chord progression start folder

6. CHORD STOP COUNT:

Inside the PROGRESSION START folders are the CHORD STOP COUNT folders. In this case we have "4 Chords" and "8 Chords". In the "4 Chords" folder there are progressions that have four chord "stops" or "pulses" and the same for "8 Chords". (Except there are eight chord stops in each progression.)

chord stop count folder

7. PHRASE TYPE:

Inside the CHORD STOP COUNT folders are the PHRASE TYPE folders. The "Phrase Type" indicates how the second two measures are treated in the progression. In "NoRepeat" the second two measures are different than the first two. In "QuestionAnswer" the first two measures are the "question" and the second two measures are the "answer". In "Repeat" the second two measures are a repeat of the first two but played a little differently. We currently have the NoRepeat folder selected.

midi chords phrase type folder

8. PROGRESSION:

Inside the PHRASE TYPE folders are the actual PROGRESSION folders. Each folder is named according to what progression it contains. The image below was taken in the "8 Chord" folder so that you can see it too. Notice that there are eight chord stops in each progression.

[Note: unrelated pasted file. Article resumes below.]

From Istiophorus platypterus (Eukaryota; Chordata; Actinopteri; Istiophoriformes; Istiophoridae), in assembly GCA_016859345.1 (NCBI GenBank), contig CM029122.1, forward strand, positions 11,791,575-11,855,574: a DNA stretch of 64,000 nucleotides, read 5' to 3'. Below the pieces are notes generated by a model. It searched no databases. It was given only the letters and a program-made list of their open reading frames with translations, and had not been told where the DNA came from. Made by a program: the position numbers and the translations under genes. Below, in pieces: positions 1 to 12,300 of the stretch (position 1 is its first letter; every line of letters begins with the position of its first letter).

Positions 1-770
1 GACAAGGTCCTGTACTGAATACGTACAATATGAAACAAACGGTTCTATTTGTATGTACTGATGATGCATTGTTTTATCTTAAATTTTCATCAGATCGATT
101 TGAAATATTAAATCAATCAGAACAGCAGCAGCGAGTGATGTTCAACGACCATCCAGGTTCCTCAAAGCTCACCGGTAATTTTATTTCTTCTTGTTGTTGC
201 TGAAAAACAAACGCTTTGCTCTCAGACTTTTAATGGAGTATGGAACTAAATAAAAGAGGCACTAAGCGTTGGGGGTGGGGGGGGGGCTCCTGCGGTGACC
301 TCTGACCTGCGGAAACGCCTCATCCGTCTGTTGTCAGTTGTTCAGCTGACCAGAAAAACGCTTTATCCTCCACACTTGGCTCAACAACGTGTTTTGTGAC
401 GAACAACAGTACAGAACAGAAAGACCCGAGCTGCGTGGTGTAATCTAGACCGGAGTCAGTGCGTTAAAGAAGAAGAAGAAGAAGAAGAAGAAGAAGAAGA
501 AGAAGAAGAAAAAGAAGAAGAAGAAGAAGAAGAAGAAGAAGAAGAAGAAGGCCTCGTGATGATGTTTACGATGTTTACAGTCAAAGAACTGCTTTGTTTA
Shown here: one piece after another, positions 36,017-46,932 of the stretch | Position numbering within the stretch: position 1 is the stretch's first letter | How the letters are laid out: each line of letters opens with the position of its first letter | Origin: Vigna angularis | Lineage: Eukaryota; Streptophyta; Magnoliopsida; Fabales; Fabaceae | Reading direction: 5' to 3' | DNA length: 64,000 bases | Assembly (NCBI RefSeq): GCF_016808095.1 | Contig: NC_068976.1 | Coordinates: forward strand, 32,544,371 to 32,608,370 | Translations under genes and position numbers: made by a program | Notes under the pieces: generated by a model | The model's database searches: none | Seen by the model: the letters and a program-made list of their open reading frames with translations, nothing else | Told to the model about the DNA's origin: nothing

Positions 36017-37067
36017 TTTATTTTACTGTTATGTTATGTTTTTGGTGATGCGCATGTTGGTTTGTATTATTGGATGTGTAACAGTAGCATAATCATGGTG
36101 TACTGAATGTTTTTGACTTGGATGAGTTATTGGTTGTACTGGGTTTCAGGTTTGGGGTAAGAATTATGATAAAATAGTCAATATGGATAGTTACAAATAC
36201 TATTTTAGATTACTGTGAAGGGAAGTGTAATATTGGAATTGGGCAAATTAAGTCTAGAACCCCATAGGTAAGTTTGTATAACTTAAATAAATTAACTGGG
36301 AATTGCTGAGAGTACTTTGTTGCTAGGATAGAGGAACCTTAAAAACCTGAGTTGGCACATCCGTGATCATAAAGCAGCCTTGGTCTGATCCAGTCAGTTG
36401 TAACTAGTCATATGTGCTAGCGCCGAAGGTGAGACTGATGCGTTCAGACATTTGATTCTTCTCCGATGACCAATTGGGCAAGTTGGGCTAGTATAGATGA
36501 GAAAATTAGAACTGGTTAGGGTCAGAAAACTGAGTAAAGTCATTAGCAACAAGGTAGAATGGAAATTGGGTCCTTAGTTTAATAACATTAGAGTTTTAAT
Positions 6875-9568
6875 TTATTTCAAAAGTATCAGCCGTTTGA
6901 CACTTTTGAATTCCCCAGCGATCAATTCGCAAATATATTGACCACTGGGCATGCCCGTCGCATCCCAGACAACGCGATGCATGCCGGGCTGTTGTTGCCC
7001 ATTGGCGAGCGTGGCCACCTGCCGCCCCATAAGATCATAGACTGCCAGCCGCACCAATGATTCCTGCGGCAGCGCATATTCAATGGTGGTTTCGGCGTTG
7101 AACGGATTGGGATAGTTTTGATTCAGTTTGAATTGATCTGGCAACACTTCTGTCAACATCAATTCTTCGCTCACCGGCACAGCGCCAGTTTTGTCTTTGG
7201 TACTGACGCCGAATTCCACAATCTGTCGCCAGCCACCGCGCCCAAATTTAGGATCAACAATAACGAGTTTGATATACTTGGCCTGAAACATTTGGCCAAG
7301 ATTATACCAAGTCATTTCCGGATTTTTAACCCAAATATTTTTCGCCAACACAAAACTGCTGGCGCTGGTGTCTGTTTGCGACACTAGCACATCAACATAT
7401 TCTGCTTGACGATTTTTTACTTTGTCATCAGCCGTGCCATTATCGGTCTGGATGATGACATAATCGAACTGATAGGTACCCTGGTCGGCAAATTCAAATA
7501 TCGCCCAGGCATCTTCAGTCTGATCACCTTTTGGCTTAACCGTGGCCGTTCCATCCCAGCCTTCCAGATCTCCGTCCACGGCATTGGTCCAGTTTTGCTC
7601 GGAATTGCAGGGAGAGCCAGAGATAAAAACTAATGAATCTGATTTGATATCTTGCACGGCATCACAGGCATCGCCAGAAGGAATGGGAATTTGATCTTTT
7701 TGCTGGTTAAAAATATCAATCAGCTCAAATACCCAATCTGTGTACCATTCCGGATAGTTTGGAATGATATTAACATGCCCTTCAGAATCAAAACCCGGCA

midi chord progression folder

9. THE FILE:

Finally we are at the actual MIDI files. (Examine the file name in the above image.) The file name contains more information about the progression. At the beginning of the file (up to the '_') is the Rhythmic Pulse. So, for example, the first file (starting with "Beat1And2") has chords that sound on the 1st and 2nd beats of the measure.

The second part of the file name (the part after the '_') is the Beat Grouping. [This is only included in complex time signatures like 7/8.] Each digit represents the eighth note count in each beat. So, in the first file shown above, the Beat Grouping is 223. So there are 2 eighth notes in the first beat, 2 eighth notes in the second beat, and 3 eighth notes in the third beat.

The third part of the file name (the part after the second '_') is the Chord Inversion indication. 0 = Root position, 1 = First inversion, and 2 = Second inversion. Each position applies to each chord sequentially.


10. MIDI CHORD MARKERS:

Inside each MIDI progression file are the MIDI CHORD MARKERS. Each chord stop and its chord symbol are provided. So, looking at the image below, each chord has its chord symbol (and its inversion) marked above it. So the first chord is the tonic major in second inversion, and the second chord is a minor second chord in first inversion, etc.

midi chord markers in cakewalk

This snap-shot was taken in Sonar by Twelve Tone Systems, Inc.

1. ROOT:

The first folder is the ROOT folder. It contains all of the MIDI Arpeggios. It is named "Midi-Arpeggio-Library" and is selected (highlighted blue).

ROOT

2. TIME SIGNATURE:

Inside the ROOT folder are the TIME SIGNATURE folders. (Version 1.0 only has 4/4 at the moment... there's more to come!) We currently have the 4/4 folder selected.